My habits are always evolving, as I try to shed habits that aren’t serving me and adopt new ones as needed. A few that have served me well:

Prioritize. I have no more than two top priorities on any given day, and these are driven by monthly, quarterly and yearly goals.

Plan My Weeks. On Fridays, I plan my entire next week. It never (never!) goes precisely to plan, but the exercise ensures that my priorities are hitting my calendar and that I’m being realistic in my expectations of myself.

Track My Time. My calendar is a living thing where I log the actual time spent on any given task. It’s also highly color-coded, so I can see at a glance how I’ve invested my time. And I analyze my time regularly, which is always an eye-opener.

Stay Connected. Ultimately, business is about people. So I keep a list of people I’d like to stay in touch with, and about once a month, I’ll select 4 names and reach out to set up a call or a happy hour. The resulting conversation need not be business-oriented, and often, it’s better when it’s not.

Take a Full Day Off. Every week. One way to fight burnout is to allow ourself to step away from work completely. Give your full attention to things that recharge you, whether that’s family, books, art or something else.

What is the best way to develop great habits for optimal performance? How can one stop bad habits?

Here, I’ll defer to the guy who literally wrote the book on habits, James Clear. “Atomic Habits” has sold about a zillion copies, but with good reason, and I recommend it highly.

Clear’s four-part framework for creating a good habit is: “Make it obvious. Make it attractive. Make it easy. Make it satisfying.” To break a bad habit, do the opposite of each.

As a side note, one of my “morning mantras” comes from “Atomic Habits”: “Every action you take is a vote for the type of person you want to become.”

As a business leader, you likely experience times when you are in a state of Flow. Flow has been described as a pleasurable mental state that occurs when you do something that you are skilled at, that is challenging, and that is meaningful. Can you share some ideas from your experience about how we can achieve a state of Flow more often in our lives?

In line with my above answers, achieving Flow is often about planning for it and creating the conditions where it can happen. So make time for “deep work.” Block this time on your calendar, and don’t let other demands creep into it. Stop shifting from task to task & really dig into the thing you’re working on.

I’ve worked from home for over two decades now, but many are new to it as of this year, and are realizing its potential benefits. Offices can be interruption factories, and an advantage of working from home is that you can design an environment and a schedule that makes it easier to achieve Flow.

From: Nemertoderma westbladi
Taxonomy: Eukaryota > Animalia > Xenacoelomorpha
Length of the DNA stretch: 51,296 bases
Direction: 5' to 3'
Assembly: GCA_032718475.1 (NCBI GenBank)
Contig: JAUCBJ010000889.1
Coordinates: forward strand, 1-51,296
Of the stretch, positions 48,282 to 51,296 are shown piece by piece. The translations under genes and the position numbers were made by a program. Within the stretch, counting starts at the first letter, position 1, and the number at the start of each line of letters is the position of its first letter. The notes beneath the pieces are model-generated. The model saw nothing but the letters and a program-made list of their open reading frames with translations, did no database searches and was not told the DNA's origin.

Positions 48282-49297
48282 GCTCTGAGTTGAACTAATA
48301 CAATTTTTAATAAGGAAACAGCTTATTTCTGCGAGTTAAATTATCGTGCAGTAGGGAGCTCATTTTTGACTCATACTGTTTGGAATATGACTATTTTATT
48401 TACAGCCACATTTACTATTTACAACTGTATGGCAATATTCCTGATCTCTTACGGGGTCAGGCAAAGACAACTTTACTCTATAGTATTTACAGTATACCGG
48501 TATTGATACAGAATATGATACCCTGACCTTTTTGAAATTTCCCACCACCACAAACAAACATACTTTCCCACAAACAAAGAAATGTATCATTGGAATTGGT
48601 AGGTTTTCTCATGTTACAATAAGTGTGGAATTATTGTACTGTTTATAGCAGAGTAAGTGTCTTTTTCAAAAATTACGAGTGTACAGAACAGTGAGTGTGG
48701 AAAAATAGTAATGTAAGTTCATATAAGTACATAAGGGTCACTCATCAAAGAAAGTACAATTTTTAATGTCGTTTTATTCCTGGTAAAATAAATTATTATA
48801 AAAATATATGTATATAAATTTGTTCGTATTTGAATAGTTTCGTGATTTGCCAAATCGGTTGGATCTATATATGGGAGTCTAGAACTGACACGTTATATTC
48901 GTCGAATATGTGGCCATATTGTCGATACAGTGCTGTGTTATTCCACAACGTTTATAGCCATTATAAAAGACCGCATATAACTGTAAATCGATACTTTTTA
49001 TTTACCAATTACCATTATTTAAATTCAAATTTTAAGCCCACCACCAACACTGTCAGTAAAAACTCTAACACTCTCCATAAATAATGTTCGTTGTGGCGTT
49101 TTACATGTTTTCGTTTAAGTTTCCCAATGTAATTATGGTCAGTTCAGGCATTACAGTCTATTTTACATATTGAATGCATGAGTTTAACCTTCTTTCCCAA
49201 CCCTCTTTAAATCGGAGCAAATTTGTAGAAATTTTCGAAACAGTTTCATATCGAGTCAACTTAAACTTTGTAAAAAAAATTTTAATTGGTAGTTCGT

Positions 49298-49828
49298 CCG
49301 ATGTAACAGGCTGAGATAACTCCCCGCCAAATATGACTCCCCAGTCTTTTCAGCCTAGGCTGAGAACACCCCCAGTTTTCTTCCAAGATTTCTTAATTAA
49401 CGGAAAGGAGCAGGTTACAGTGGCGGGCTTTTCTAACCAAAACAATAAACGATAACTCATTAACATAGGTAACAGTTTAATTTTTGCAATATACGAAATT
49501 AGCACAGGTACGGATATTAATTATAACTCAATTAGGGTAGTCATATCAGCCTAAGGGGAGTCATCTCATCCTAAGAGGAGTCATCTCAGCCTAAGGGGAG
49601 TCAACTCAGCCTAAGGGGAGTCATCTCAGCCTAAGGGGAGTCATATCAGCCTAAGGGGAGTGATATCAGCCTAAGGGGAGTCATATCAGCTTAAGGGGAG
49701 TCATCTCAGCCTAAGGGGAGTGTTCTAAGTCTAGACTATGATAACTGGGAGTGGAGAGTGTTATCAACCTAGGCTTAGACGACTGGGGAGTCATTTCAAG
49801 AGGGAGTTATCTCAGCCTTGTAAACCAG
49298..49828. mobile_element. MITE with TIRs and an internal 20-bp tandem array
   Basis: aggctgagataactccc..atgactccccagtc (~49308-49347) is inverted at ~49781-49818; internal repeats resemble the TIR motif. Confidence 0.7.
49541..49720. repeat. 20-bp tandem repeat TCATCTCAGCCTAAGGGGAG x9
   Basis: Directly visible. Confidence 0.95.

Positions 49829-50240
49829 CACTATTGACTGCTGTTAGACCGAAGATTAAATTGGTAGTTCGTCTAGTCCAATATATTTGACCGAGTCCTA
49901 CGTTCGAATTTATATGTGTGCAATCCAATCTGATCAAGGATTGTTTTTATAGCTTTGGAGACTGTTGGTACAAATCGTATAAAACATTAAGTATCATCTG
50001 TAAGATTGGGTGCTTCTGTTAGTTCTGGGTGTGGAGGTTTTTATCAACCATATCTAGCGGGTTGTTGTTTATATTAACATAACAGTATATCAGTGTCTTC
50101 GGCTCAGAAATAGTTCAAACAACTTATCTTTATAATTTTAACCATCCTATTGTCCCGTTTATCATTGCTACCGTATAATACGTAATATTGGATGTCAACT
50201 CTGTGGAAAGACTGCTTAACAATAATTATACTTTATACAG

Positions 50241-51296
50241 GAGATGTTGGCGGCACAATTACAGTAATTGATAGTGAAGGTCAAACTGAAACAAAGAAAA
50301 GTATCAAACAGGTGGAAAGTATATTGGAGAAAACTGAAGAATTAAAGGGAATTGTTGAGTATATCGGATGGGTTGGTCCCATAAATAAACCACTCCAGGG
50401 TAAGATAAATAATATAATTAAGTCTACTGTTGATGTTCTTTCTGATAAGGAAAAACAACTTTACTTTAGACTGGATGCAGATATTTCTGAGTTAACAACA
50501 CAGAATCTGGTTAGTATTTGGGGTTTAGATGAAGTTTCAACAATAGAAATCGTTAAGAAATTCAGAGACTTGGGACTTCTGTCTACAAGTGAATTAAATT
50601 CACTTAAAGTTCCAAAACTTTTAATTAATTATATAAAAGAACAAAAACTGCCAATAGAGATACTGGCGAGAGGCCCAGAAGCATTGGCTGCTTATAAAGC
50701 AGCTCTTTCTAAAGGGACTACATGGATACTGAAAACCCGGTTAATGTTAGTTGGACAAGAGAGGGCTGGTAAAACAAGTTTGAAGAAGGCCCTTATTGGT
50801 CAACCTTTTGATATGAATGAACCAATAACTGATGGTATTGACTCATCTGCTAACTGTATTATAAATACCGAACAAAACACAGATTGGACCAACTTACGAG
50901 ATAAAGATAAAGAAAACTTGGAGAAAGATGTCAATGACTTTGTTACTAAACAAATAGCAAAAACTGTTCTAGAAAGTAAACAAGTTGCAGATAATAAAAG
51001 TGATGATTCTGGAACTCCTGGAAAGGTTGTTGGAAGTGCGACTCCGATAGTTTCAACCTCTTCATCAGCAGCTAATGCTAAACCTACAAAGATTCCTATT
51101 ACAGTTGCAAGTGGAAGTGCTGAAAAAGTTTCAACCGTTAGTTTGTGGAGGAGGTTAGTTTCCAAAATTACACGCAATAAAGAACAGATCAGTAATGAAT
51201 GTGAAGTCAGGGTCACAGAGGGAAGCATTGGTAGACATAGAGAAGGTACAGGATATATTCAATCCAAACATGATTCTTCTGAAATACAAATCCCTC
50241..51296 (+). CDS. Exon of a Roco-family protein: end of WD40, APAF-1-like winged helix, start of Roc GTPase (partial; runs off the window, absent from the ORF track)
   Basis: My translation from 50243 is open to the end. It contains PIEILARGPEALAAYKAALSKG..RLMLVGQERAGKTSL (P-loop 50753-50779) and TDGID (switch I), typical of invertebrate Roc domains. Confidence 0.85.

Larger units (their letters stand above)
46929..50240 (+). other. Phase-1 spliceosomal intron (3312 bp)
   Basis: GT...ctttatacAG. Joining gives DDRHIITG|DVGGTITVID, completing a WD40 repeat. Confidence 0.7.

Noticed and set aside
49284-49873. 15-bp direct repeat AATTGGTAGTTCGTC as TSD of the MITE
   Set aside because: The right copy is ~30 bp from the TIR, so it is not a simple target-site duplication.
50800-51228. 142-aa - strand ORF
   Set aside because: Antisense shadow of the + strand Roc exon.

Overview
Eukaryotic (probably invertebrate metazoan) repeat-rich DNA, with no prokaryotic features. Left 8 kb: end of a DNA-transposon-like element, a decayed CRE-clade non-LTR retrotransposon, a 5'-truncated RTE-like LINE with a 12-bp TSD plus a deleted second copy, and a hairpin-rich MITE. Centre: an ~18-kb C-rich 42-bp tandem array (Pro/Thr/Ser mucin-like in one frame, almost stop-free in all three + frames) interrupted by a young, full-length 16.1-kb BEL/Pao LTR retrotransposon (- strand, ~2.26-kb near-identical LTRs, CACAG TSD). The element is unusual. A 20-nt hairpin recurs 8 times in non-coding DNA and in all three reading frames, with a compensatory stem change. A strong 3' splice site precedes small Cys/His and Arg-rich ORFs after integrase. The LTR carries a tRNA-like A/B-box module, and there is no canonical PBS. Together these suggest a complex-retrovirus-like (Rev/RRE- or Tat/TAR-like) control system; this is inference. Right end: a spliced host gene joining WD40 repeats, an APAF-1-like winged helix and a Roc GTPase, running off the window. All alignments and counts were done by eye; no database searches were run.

If you find you can’t achieve Flow no matter what, it’s often a signal that something deeper needs your attention.

Ok, we are nearly done. You are a person of great influence. If you could inspire a movement that would bring the most amount of good for the greatest number of people, what would that be? You never know what your idea can trigger.

I’d like to see a return to decency. Obviously, the political environment here in the States is increasingly polarized and hostile, and I often find myself aghast at the way some people choose to score points on social media. “Dunking” has replaced discussion. Add to this a strain of individualism that often reads as “I’ll do what I want & to hell with everyone else,” and things frequently become rather more unpleasant than they need to be.

I have a saying for brand leaders: “If you don’t respect your consumers, you’ll never serve them well. If you can’t respect your consumers, find a new line of work.” But that doesn’t mean we should save our respect for consumers! There’s plenty of respect to go around, so share widely. And remember that we’re all connected.

Being a decent human is a good long-term play with no cost or downside.

We are very blessed that some of the biggest names in Business, VC funding, Sports, and Entertainment read this column. Is there a person in the world, or in the US, whom you would love to have a private breakfast or lunch with, and why? He or she might just see this, especially if we both tag them 🙂

Derek Sivers. I loved his book “Anything You Want,” and I appreciate how he sees business as an extension of one’s principles. Plus we could talk about music for hours.

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Thank you for these really excellent insights, and we greatly appreciate the time you spent with this. We wish you continued success.